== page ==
Canada's deficit not sustainable: Parliamentary Budget Officer
Justin Trudeau, seeking to rejuvenate his government’s mandate amid an ethics scandal and double digit unemployment, named a new finance minister, suspended all parliamentary business, and promised to return next month with an “ambitious” new spending plan to help drive the recovery.
The Canadian leader prorogued the legislature, a formal act that ends the current parliamentary session, in order to outline a new agenda, which he plans to introduce on Sept. 23.
It was the culmination of a dramatic few days in Ottawa. Earlier Tuesday, Trudeau appointed Chrystia Freeland as the country’s new finance minister after the previous finance chief, Bill Morneau, resigned amid policy differences.
The moves suggest Trudeau isn’t in any rush to reverse the kind of spending that has already driven the nation’s budget gap to 16 per cent of economic output this year -- the highest deficit since World War II. While the pandemic has been devastating, it also offers up an “unprecedented” opportunity for a long term recovery plan and to fill “gaps” in public health and social safety nets exposed by the pandemic, Trudeau told reporters.
“This is our moment to change the future for the better,” the prime minister said. “We can’t afford to miss it because this window of opportunity won’t be open for long.”
In Freeland, Trudeau has found an ally on aggressive fiscal policy, but someone with enough political clout in cabinet to maintain discipline on how the money is spent. The former journalist has arguably been Trudeau’s most successful minister, assigned to some of the government’s toughest files such as negotiating a new North American free trade agreement with President Donald Trump’s administration. Freeland keeps her current role as deputy prime minister.
Do you agree with Chrystia Freeland about the need to decarbonize Canada’s economy?
Her appointment was welcomed by economists and business leaders.
She is “a strong choice with seasoned experience on domestic and international policy issues along with a record for forging consensus across different views,” Rebekah Young, an economist at Bank of Nova Scotia, said by email. “Pushing back on further spending requests will be part of the job and she’s been proven to be a tough but effective negotiator.”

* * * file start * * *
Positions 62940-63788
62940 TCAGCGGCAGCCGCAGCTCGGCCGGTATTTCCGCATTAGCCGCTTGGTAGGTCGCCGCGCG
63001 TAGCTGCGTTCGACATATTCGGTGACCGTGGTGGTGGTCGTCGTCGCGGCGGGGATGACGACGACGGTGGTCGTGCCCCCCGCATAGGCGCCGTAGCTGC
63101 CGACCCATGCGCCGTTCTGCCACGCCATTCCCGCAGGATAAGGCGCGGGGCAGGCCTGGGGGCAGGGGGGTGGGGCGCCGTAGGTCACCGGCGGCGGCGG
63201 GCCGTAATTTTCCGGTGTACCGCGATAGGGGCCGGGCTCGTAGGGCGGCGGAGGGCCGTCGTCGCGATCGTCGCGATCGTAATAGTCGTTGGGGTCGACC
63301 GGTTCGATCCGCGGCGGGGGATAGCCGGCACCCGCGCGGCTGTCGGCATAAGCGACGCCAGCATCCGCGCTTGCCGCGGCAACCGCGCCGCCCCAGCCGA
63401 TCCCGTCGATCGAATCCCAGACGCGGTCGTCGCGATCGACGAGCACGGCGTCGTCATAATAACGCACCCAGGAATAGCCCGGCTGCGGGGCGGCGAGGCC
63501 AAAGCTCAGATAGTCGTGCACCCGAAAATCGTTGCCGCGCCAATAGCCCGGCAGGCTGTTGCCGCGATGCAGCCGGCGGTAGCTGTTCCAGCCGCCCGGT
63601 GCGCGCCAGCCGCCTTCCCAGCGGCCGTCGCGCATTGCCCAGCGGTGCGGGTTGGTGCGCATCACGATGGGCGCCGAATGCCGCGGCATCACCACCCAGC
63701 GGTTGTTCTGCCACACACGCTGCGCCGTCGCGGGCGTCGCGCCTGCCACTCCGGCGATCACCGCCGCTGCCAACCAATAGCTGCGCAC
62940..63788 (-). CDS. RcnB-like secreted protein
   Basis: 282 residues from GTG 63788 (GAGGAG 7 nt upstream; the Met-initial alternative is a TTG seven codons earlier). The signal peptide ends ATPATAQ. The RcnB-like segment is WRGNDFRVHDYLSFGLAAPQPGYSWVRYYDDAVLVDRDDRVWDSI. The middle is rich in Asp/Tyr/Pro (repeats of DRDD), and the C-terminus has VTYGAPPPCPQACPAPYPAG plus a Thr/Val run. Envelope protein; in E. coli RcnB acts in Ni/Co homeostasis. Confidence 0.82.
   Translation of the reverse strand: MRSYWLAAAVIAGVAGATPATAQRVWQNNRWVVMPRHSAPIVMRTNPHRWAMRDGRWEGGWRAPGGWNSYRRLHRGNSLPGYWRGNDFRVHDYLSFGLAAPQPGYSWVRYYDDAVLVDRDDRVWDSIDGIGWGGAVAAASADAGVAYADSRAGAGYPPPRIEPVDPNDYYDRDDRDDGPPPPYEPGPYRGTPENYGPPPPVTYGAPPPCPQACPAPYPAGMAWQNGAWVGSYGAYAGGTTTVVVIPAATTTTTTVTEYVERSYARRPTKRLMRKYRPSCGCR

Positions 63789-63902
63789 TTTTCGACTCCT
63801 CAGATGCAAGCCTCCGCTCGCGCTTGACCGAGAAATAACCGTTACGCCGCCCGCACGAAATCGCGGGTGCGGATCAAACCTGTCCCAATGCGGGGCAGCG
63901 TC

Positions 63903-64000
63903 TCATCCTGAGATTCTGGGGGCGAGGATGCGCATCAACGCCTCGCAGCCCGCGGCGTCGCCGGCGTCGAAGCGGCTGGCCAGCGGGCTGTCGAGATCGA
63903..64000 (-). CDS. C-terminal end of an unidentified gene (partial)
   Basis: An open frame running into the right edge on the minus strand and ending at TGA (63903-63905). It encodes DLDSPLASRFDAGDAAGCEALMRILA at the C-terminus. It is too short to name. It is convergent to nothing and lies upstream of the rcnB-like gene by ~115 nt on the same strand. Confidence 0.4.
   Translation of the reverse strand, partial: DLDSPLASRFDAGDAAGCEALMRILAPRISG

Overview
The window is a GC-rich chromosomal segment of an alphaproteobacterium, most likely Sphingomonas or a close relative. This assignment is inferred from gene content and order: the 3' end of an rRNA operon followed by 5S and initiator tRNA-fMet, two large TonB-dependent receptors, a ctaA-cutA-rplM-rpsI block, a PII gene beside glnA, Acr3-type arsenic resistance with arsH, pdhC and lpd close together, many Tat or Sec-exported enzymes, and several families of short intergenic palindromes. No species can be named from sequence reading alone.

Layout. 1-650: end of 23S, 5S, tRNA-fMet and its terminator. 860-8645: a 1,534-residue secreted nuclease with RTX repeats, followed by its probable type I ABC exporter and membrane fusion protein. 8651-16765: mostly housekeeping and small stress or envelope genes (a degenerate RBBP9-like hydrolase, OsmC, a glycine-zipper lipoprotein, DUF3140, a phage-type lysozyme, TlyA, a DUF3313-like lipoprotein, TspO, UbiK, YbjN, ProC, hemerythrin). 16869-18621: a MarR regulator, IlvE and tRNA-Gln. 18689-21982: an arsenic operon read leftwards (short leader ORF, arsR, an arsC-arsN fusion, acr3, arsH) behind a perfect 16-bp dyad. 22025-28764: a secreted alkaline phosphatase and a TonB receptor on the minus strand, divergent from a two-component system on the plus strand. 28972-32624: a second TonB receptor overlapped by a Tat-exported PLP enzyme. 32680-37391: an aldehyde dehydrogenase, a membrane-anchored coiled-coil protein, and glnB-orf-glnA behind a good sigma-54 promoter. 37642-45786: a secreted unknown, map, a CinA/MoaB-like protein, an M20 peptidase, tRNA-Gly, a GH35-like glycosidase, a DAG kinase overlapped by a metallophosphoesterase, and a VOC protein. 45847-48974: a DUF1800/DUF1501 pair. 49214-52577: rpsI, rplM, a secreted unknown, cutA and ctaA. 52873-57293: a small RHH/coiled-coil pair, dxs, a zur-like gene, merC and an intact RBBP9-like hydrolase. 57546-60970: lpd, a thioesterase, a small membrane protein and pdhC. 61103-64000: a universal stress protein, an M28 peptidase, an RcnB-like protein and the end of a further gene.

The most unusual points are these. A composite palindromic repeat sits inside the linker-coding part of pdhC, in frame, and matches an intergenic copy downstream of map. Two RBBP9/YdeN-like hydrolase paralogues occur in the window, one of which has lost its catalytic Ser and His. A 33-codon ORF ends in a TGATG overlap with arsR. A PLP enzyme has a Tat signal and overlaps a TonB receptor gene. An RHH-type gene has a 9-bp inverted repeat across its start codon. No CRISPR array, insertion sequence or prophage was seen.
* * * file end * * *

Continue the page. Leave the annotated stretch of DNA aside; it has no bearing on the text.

Freeland, 52, is the first woman to hold the position and Trudeau’s second finance minister after Morneau, who resigned after nearly five years. She is only the second female finance minister appointed by a Group of Seven country, following Christine Lagarde of France.
The swift change in Canada’s political landscape began with Monday’s resignation of Morneau, amid disputes over what the recovery plan should look like and how ambitious it should be. Advocates close to Trudeau have been pushing for a transformational social and economic agenda to take advantage of historically low interest rates, and some had seen Morneau as too cautious.
Freeland on Tuesday endorsed the idea of an ambitious government plan. “This is a once in a lifetime challenge for our whole country and our commitment as a government is to do whatever it takes to support Canadians as we get through that challenge,” she said at the same press conference. The government wants “to turn this tremendous challenge into a fabulous opportunity for our country.”
Canada is poised to see budget deficits well in excess of the $100 billion for at least one more year. Economists see Canada’s budget gap at about that level in 2021 without new measures. The deficit for the current year is projected at $343 billion -- more than six times the previous all-time record.
“The direction he is taking casts aside what might have alternatively once been emphasis placed upon how to eventually exit from pandemic policies in the quarters and years ahead more in favour of pivoting toward layering on an expansionist strategy,” Derek Holt, head of capital markets economics at Bank of Nova Scotia, said in an email.
The Canadian dollar ended Tuesday up 0.3 per cent against its U.S. counterpart, trading at $1.3168, though it was middle of the pack versus most other major currencies and lost ground after Trudeau began his afternoon press conference. Ten-year government bond yields dropped 2 basis points to 0.56 per cent.
Proroguing Parliament is routine but can be fraught with controversy if it’s seen as a ploy to get out of difficult situations. The suspension gives Trudeau time to work on the reset, but his government has been embroiled in an ethics scandal with multiple parliamentary committees investigating his links to a Toronto charity that was given a government contract.
These will now be shut down. The controversy has eroded Trudeau’s approval ratings, which had previously jumped on the government’s handling of the pandemic.
Trudeau said he will deliver a so-called Throne Speech in on Sept. 23 to outline the parameters of his new agenda, which is expected to include measures to bolster the country’s social safety net, such as revamping unemployment insurance, and more money for green infrastructure.
Without a majority of seats in parliament, he will need the support of at least one of the three opposition parties to press ahead, with the most likely partner being the left-of-center New Democratic Party.
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